I had to check an important message from a client on my phone this morning.
I opened my phone, and my subconscious quickly opened Instagram instead of the message. I found some exciting reels, so I kept scrolling. Then, I was watching people’s stories.
A new email popped up. I read the mail and then opened Facebook.
“Five new notifications? They must be from the article I shared with the group the other day.”
I was in a seemingly unending loop of switching between apps. I had forgotten why I picked up my phone in the first place — to check my client’s message.
It came to my attention after 20 minutes of mindless scrolling and app-switching.
I was shocked.
The sad part is that it isn’t the first time something like this has happened. Often, I would be using random apps on my phone and then realize, “Why did I pick up the phone initially?”
I have way more important things to do than scrolling through my phone. Yet, I spend almost two hours daily on the device, 90 percent of which is unnecessary.
Our phones are controlling us more than we think.
The device keeps you feeding dopamine hits. The social apps have been so cleverly designed that they want us not to leave them.
The algorithms feed us what we want. They know our likes and dislikes. They know who are our closest friends. They know what we like to see and what we don’t.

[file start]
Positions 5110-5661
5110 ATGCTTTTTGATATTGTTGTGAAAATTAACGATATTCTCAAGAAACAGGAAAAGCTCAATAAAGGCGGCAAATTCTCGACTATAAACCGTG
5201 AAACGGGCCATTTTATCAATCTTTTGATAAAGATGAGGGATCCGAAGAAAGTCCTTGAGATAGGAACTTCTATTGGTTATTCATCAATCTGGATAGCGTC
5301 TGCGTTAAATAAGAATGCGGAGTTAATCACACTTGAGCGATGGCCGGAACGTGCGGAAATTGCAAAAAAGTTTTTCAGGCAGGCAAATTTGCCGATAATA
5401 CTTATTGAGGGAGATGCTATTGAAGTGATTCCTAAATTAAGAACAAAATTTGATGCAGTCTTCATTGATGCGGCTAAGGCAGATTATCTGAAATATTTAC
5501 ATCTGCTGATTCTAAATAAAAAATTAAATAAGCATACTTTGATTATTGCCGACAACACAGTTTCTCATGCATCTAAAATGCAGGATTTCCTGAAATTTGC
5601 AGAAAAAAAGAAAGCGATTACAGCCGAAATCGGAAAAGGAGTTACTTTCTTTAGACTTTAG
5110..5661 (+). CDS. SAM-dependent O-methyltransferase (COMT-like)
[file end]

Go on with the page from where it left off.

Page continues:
Children are becoming addicted to the device. Some spend six to eight hours on the device — playing games and watching addictive videos.
Our attention span has decreased. We need access to everything fast. We prefer shorts rather than long-form videos. I even watch short videos at 2x speed to consume the content quickly and move on to the next one.
We know that the high screen time is not good for our health. It can cause sleep issues, physical pains, obesity, low productivity, and mental illnesses. Yet, we are unaware of them when glued to our devices.
What’s the solution to all this?
One needs to be self-aware. We need to realize that we control the device. It’s not the other way around.
However, it is easier said than done.
You can do many things to reduce screen time. For instance, you can delete social media apps on your phone and only use them on your laptop or PC. You can use time limits on apps. You can filter out unwanted content.
The most challenging part of doing all this is consistency. You might start with a solution, but it won’t last very long. It was the same problem with me.
I try to make it as difficult as possible to find the addictive apps on my phone. I never keep it on the home screen. Instead, I only access it by going to the apps list. The extra step adds more awareness of what I’m about to do.
My method might not work for you.
The truth is that you need to find your own way out of this. Only you can control your habits and actions.
Unless you are self-aware about your phone addiction and how it is slowly ruining your productivity and health, nobody can come and save you.
Even if I share fifty different ways to stop being addicted to your phone, it won’t help you unless you decide it’s time for a positive change.
Try different strategies to lower your phone usage and stick to the one that works best for you.
It’s urgent for you to understand the adverse effects of using your phone too much.
Take action now before it’s too late.